- Published on Thursday, 23 October 2014 17:48
Popular Movements´ Press Release Statement
October 27, 28 and 29th
Various movements representatives of the most postponed and excluded, along with the Pontifical Council for Justice and Peace and the Pontifical Academy of Social Sciences, with the explicit support of Pope Francis, impulse the World Meeting of Popular Movements to be held from October 27 to 29th, 2014 in Rome.
We are very glad of this unique opportunity to let their voice be heard, to have the opportunity to give visibility to the excluded, in the Vatican itself. We are deeply grateful to Pope Francis for this possibility, a new sample of his permanent support and proximity not only to the injustice we, the excluded, suffer but also to those that organize ourselves and fight it back.
- Published on Thursday, 23 October 2014 15:24
LVC South Asia
(Sri Lanka, Colombo, October 16, 2014) During World Food Week, the Movement of National Land and Agricultural Reform (MONLAR) held an island-wide Seed Caravan for Food Sovereignty. This campaign stems from the need to address core issues related to the food system in Sri Lanka around the themes of Justice, Equality and Regeneration. More than 50 farmers, women, plantation workers, fisheries and other civil society organizations based across the country participated. The journey of the caravans started from Murukundi in the Northern province in the island and concluded in Colombo after covering a total 25 cities.
Fisheries, labors and plantation workers join hands with Farmers and consumers for food sovereignty in Sri Lanka.
Around 600 farmers, fisheries, labors and plantation workers marched in Colombo on the World Food Day (16th of October) to present their demands to the Government for ensuring food sovereignty of the people. This march was the culmination of the Seed and Food Sovereignty Caravan 2014 which traveled across the country for 6 days.
- Published on Tuesday, 21 October 2014 20:58
(Zimbabwe, Masvingo, Otober 20, 2014) Food sovereignty as a concept is under debate by various actors in the academia, activists and governments. The focus has been on its meaning and implications, some of which is still contested by some actors. This year a “Critical Dialogue on Food Sovereignty” was held at the Hague in January, attended by various actors to debate this important concept. It’s various outcomes have been published recently by the Journal of Peasant Studies (JPS), of which some of the articles are freely available (http://www.tandfonline.com/loi/toc/fjps20/41/6) though for a short time.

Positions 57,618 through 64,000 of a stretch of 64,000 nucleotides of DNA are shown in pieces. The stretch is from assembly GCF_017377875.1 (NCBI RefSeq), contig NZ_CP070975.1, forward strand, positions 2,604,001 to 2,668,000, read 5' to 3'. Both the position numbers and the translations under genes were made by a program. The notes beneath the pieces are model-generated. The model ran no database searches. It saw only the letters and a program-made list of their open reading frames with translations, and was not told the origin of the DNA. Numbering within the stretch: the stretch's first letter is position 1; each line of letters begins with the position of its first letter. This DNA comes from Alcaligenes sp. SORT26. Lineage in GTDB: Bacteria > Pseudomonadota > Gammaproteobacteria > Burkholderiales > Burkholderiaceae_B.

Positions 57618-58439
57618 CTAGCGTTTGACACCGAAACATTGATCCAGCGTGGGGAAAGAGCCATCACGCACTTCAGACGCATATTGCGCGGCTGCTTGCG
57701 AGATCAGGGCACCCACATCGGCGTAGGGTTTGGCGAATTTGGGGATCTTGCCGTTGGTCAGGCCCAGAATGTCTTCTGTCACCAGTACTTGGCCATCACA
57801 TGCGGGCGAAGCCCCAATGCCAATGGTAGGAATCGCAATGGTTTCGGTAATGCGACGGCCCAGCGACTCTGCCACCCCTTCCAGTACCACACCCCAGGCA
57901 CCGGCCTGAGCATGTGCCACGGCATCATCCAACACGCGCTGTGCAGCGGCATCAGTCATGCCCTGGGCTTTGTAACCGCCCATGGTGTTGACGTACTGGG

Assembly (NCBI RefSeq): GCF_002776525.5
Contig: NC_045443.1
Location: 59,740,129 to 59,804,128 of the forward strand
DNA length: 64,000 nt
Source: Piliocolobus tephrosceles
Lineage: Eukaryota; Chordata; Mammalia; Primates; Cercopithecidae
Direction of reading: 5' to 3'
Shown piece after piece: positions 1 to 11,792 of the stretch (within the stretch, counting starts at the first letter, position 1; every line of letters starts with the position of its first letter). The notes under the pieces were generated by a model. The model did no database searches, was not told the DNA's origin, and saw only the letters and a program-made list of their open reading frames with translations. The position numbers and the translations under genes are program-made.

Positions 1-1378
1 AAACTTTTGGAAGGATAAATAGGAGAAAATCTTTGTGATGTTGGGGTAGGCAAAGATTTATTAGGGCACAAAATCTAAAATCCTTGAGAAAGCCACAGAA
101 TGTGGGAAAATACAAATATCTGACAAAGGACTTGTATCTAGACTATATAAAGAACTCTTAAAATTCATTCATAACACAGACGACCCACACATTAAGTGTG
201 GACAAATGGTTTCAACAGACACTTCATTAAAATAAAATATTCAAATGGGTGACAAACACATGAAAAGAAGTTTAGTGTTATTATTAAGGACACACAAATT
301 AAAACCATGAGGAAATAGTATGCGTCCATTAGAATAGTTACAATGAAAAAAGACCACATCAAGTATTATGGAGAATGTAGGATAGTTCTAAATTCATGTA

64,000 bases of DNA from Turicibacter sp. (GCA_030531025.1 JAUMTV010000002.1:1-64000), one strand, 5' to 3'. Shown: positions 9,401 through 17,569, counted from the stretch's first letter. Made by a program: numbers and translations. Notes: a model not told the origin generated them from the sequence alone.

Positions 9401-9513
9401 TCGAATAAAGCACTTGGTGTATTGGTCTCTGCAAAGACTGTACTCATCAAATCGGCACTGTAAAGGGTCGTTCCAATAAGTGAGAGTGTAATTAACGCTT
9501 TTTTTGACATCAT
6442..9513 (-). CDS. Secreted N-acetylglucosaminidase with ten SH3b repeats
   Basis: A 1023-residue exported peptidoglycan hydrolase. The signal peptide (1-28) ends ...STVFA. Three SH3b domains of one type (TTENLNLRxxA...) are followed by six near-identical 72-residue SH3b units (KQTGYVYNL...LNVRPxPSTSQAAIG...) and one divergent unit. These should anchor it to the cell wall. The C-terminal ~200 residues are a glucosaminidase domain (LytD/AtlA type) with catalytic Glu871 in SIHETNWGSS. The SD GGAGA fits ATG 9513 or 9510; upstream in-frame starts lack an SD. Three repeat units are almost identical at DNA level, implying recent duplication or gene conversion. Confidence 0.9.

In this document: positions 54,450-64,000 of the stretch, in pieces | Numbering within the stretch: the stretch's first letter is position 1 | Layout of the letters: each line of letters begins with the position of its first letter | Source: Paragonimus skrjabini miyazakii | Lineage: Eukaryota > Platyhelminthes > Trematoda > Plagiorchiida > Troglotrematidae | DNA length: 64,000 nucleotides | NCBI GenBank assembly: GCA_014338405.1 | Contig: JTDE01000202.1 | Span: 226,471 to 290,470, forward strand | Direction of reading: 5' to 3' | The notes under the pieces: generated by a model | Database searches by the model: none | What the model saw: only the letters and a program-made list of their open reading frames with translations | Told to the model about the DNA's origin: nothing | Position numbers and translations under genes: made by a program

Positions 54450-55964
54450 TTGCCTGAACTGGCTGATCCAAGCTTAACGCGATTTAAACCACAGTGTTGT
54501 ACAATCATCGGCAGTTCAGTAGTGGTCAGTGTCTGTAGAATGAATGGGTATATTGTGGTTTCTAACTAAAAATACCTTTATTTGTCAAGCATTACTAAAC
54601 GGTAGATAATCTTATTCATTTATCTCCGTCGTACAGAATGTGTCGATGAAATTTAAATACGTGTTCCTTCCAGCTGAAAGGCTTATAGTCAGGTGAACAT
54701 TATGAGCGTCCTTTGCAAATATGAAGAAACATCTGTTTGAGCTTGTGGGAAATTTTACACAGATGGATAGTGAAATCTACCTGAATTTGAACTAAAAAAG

According to Elizabeth Mpofu in her opening speech (Via Campesina at the colloquium “Food Sovereignty: a critical dialogue”) at The Hague, she said that “We are not trying to create the perfect definition, for a dictionary or for a history book but we are trying to build a movement to change the food system and the world”. This has been the case with farmers at Shashe, where food sovereignty, it various pillars, is alive. The farmers have over the years developed ways to make food sovereignty a reality. These farmers produce adequate food for own consumption, the surplus traded locally, value addition processes are underway and are trying to remove the chains of dependence on agro-inputs by adopting agroecology.
- Published on Tuesday, 21 October 2014 20:42
(Zimbabwe, Masvingo, October 20, 2014) Zimbabwe Small Organic Farmers Forum (ZIMSOFF) represents smallholder farmers practicing organic agriculture in Zimbabwe, a practice promoted through participatory ecological land use planning and management, and encourages value addition to uplift the welfare of members. The organization has about 19,000 smallholder farmers organized in four clusters, namely the western, eastern, northern and central. These clusters are made up of 64 Smallholder Farmer Organizations (SFOs) which nurture dynamic alliances. Shashe SFO, where the Agroecology School is located, is under the central cluster. Shashe farmers are beneficiaries of the Fast Track Land Reform Programme implemented by the Government of Zimbabwe in 2000. They are part of the 380 official land beneficiaries resettled in 2000 at the Shashe block of farms, which covers about 15,020 hectares. Of this area, about 23% was allocated for residential and arable purposes, the rest is grazing. The area is generally dry, receiving about 400mm of annual rainfall, and has deep soils (sandy loams, red clays and a mixture of the two). It was mainly used for ranching by the former white farmers. The new farmers have broadened the land use as they are now producing both crops and livestock
At Shashe farmers employ various agroecological practices to ensure food sovereignty, mitigate climate change effects and reduce dependence on bought-in agro-inputs thus retaining farm income within the family’s purse. These practices include the use of organic manure, mulching, minimum tillage, multiple cropping, exchange and use of traditional seeds and open pollinated varieties, among others.